Terminal Situation (Extract)

Will a collapsing Palestinian economy doom the post-Annapolis peace process? In the first half of this decade the Palestinian GDP has contracted nearly 40 percent.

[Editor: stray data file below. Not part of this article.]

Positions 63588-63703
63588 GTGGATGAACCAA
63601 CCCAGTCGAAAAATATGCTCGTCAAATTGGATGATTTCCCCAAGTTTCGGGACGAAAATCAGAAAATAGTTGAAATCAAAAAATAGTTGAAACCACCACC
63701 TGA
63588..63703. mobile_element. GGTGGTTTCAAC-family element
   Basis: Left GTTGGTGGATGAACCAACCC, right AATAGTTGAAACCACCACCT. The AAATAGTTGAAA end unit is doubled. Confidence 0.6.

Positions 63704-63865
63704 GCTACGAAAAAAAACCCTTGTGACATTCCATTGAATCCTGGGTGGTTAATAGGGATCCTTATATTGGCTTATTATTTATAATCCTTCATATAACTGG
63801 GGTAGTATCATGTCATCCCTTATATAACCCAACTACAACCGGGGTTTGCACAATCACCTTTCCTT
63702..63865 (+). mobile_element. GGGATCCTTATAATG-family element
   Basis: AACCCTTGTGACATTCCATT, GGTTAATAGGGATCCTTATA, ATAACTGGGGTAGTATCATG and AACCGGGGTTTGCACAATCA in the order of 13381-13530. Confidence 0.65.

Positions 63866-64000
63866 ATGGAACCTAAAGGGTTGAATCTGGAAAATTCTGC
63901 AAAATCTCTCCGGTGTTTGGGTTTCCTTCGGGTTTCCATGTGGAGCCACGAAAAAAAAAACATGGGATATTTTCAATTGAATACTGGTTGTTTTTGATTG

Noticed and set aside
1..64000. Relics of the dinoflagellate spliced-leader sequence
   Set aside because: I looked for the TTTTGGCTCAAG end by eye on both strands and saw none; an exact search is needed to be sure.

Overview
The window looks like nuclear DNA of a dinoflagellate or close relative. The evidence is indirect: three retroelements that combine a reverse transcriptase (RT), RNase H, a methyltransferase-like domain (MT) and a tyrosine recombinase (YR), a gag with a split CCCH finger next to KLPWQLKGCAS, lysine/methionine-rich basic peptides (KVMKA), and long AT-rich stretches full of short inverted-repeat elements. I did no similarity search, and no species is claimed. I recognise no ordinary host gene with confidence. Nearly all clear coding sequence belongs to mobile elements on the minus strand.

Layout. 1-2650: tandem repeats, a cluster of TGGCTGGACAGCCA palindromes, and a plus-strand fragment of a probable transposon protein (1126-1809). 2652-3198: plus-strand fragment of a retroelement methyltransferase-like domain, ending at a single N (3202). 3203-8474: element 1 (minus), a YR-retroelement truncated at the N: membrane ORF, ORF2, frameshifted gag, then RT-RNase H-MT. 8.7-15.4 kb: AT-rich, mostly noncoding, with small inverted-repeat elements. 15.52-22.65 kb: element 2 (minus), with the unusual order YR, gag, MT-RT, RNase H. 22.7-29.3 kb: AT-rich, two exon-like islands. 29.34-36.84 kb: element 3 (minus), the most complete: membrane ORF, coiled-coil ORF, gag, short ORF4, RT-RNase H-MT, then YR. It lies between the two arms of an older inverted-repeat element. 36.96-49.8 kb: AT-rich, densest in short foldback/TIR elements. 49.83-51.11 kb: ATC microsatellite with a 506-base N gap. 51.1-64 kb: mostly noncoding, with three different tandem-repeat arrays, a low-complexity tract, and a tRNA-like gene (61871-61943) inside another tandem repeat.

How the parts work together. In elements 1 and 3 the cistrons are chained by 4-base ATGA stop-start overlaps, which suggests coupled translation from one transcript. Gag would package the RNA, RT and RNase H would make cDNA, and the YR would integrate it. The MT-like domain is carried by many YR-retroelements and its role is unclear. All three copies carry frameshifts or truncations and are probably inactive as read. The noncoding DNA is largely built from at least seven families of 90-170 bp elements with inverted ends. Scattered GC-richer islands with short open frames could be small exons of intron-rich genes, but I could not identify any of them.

Extract from cover story of Issue 18, December 24, 2007 of The Jerusalem Report. To subscribe to The Jerusalem Report click here. Ahmad, a Hebron businessman who owns a stone-cutting company, has been waiting for months for the arrival of new tools. "The Israeli authorities always hold up the delivery, supposedly for security reasons that I cannot understand," he grumbles. Ahmad (who asked that his family name be withheld) exports the distinctive rose-tinted stone, extracted from Hebron's natural limestone quarries, used for polished surfaces and building facades. More than 15,000 families in Hebron depend on this industry. But even with his old tools, Ahmad cannot always do business. He frequently waits hours to move his truckloads of stone past IDF checkpoints in the West Bank to buyers in Israel, Jordan and the Far East, via the Jordanian port of Aqaba. Sometimes, the merchandise never reaches its destination at all because the IDF imposes a closure on Hebron - usually as a result of a terror alert or a search for wanted militants. "If a client can't get what he ordered in a timely manner, he will likely cancel a contract. These are not conditions under which business can be conducted," bemoans Ahmad, whose business has been floundering in recent years. Ahmad is not alone. Palestinians throughout the West Bank and Gaza Strip are in a dire economic situation. Along the road between Jerusalem and the Etzion Bloc, Palestinian laborers desperate for work risk arrest by Israeli authorities, by climbing over earth barriers to be picked up on the other side by Israeli employers who smuggle them into Israel. The Erez industrial zone, once a place of work for thousands of Gazans, is ghostly quiet now, abandoned since 2005 because it was targeted regularly by Palestinian armed factions. The border crossings into Gaza have been shut to regular trade since the Hamas takeover in June, with only humanitarian deliveries permitted, and even those sporadically halted when the crossings and the vicinity come under Palestinian fire. In short, the Palestinian economy is in shambles. According to the World Bank, the scale of economic losses the Palestinian territories suffered in the first half of this decade exceeds that of the United States in the Great Depression, with Palestinian GDP contracting nearly 40 percent. This grim fact may have more impact on the attempts at getting peace talks going than any of the declarations made at Annapolis. Unless the Palestinian people are given hope for a better future, they will place little trust in any diplomatic initiatives, say decision-makers. Palestinian President Mahmud Abbas, speaking at Annapolis, warned: "We do recognize - and I presume that you share with me this view - that the absence of hope and overwhelming despair would feed extremism." There has been a flurry of activity to address the economic issue. A conference of the major donor countries to the Palestinian Authority - mainly the United States, European nations and Arab countries - is to be held in Paris in December to discuss the continuation of aid to the PA. Former British Prime Minister Tony Blair, now the special envoy of the "Middle East Quartet" consisting of the U.S., the EU, Russia and the U.N., has set the goal of improving the Palestinian economy as a central target of his mission to advance the peace process. In November he announced a major new initiative called the "Quick Impact Project" that includes plans for a Japanese underwritten Agro-Industrial Park in Jericho and a Turkish-backed industrial zone in Hebron, in order to create local jobs. "A strong beginning for what is a critical part of the whole [peace] process," Blair called the project. Whether these initiatives will be sufficient to resurrect the Palestinian economy, which has been nose-diving since 2001, is questionable. With the outbreak of armed conflict between the Palestinian Authority and Israel that year, the Palestinian economy shrank 17 percent, and a further staggering 27 percent in 2002. Even with the moderate economic recovery that occurred between 2003 and 2005, it would take years to bounce back - and the Palestinian economy contracted again in 2006 by 6 percent. This, of course, took place against the backdrop of an already immense economic gap between Israel and the Palestinian Authority. In 1967, when the two economies first began interacting, the average Israeli citizen was 10 times wealthier than the average Palestinian in the West Bank and Gaza Strip. Today, Israeli per capita GDP is more than 20 times that of the Palestinians - $27,000 in Israel versus less than $1,200 in the Palestinian territories. The Palestinian economy is kept afloat by about $1 billion of annual direct donations to the Palestinian Authority from foreign governments and additional humanitarian assistance. The Gaza Strip, now all but entirely cut off both from the West Bank and most of the world, has become an economic disaster zone of frightening proportions. The percentage of Gazans who live in deep poverty - defined as an income of less than $460 per month for a household of two adults and four children - increased from 21.6 percent in 1998 to nearly 35 percent in 2006, according to the World Bank. And that is considered an under-estimate: without remittances and food aid, the poverty rate is thought to be closer to 67 percent. The situation is only expected to get worse, after Israel declared the Gaza Strip "hostile territory" in September, due to the failure of Gaza authorities to curb rocket attacks. The government has threatened to impose punitive measures on Gaza, including heavier restrictions on the movement of civilians through border crossings, and cutbacks on fuel and electricity supply. The architects of the 1993 Oslo Agreement saw an explicit link between economics and the peace process. Oslo was in part perceived as a security-for-economics deal: In exchange for the creation of a Palestinian Authority that would rein in terror against Israel, the Palestinians would be the beneficiaries of a major international donor effort - the first donor conference for the Palestinians was held in December 1993 - as well as open trade borders with Israel, which would provide them with an unprecedented economic boost. These "confidence-building" steps, were supposed to be self-reinforcing. Economic growth, it was reasoned, would lead to smaller numbers of Palestinians taking up terrorism out of desperation, which would in turn embolden Israelis increasingly to ease restrictions. Ultimately this would facilitate negotiations over difficult political issues, such as a Palestinian state, the future of the settlements and the status of Jerusalem. The deal unraveled spectacularly. A wave of Palestinian terrorism perpetrated by opponents of the agreement dealt a blow to Israeli confidence in their Palestinian negotiating partner. Over a thousand Israelis were killed by terrorist attacks between September 1993 and August 2007, with Magen David Adom estimating it treated over 7,000 terrorist casualties in this period. The Palestinian economy only worsened. In fact, Palestinian GDP per capita peaked at about $2,000 per year in 1992 - the year prior to the signing of the Oslo agreement. The envisioned cycle of confidence-building turned into a vicious cycle: Israel responded to terrorist threats with ever increasing checkpoints and closures of the passages to the Palestinian territories, culminating in the construction of the separation fence. These measures in turn choked off both internal and external Palestinian trade, increasing Palestinian feelings that the Oslo process only served to move them backwards, and leading many Palestinians to blame Israeli policies for their continuing economic difficulties. Today Palestinians - and many international observers - point to the Israeli closures and checkpoints as the main obstacle to Palestinian economic growth. "We are sandwiched in," says Abdel Hafiz Nofal, Assistant Deputy Minister of the National Economy in the Palestinian Authority. "We have the separation wall Israel has constructed to our west, and the borders to the east are also controlled by Israel. How can our small economy generate international trade under these conditions?" Nofal is particularly angered at the proliferation of Israeli checkpoints in the West Bank. "Most of them exist to protect the settlements, not Israel." That view was reinforced by The World Bank's latest monitoring report, issued in September, which accused Israel of using movement and access restrictions primarily "to expand and protect settlement activity." The report bears out the claims of many Palestinian businessmen - including Ahmad, the Hebron stone-cutter - who say that the impact of the closures also becomes less reversible with time, as suppliers and purchasers cancel contracts and seek alternative supply chains. The report does state that "Israeli security concerns are valid and undeniable," but it immediately then calls for "a revision of Israel's approach to security as a balance between short- and long-term gains." The removal of checkpoints and the easing of restrictions on transport over the Israel-Palestinian Authority borders - especially along the border of the Gaza Strip - is the most widely presented prescription for jump-starting the Palestinian economy, among Palestinians and international observers. "There should be at least 100 trucks a day crossing into Gaza at minimum just to maintain humanitarian levels," says Nofal. "Instead we are getting an average of only 30. In general, we are facing unfair competition. Israeli goods move easily into the West Bank, but Palestinian-made goods can scarcely ever get out of the Palestinian Authority areas." Israeli-Palestinian trade is estimated at over $2 billion annually. The Palestinian territories depend on Israel for basic services and goods such as electricity, milk, sugar and rice, while Israel imports textiles, olive oil, stone and marble, and fruits and vegetables. But wouldn't the removal of checkpoints lead once again to an increase in terror - as it did in the wake of the Oslo Accord? Extract from cover story of Issue 18, December 24, 2007 of The Jerusalem Report. To subscribe to The Jerusalem Report click here.